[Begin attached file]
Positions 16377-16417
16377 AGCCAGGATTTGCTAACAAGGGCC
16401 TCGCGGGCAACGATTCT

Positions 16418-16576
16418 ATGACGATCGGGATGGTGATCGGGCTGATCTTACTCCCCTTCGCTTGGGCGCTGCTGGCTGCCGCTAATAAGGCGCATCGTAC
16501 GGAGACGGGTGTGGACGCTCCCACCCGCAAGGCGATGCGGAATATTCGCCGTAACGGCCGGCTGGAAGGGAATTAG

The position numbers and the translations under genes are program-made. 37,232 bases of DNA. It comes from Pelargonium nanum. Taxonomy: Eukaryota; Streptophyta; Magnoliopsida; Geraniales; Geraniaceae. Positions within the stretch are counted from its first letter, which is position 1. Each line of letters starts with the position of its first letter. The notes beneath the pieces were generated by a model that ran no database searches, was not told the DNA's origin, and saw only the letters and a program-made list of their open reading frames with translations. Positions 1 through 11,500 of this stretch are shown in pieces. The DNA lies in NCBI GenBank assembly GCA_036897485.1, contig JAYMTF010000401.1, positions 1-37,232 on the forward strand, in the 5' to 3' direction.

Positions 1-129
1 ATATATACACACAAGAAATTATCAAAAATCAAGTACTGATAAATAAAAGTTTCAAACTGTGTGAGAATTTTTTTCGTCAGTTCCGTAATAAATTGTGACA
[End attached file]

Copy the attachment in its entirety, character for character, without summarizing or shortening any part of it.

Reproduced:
Positions 16377-16417
16377 AGCCAGGATTTGCTAACAAGGGCC
16401 TCGCGGGCAACGATTCT

Positions 16418-16576
16418 ATGACGATCGGGATGGTGATCGGGCTGATCTTACTCCCCTTCGCTTGGGCGCTGCTGGCTGCCGCTAATAAGGCGCATCGTAC
16501 GGAGACGGGTGTGGACGCTCCCACCCGCAAGGCGATGCGGAATATTCGCCGTAACGGCCGGCTGGAAGGGAATTAG

The position numbers and the translations under genes are program-made. 37,232 bases of DNA. It comes from Pelargonium nanum. Taxonomy: Eukaryota; Streptophyta; Magnoliopsida; Geraniales; Geraniaceae. Positions within the stretch are counted from its first letter, which is position 1. Each line of letters starts with the position of its first letter. The notes beneath the pieces were generated by a model that ran no database searches, was not told the DNA's origin, and saw only the letters and a program-made list of their open reading frames with translations. Positions 1 through 11,500 of this stretch are shown in pieces. The DNA lies in NCBI GenBank assembly GCA_036897485.1, contig JAYMTF010000401.1, positions 1-37,232 on the forward strand, in the 5' to 3' direction.

Positions 1-129
1 ATATATACACACAAGAAATTATCAAAAATCAAGTACTGATAAATAAAAGTTTCAAACTGTGTGAGAATTTTTTTCGTCAGTTCCGTAATAAATTGTGACA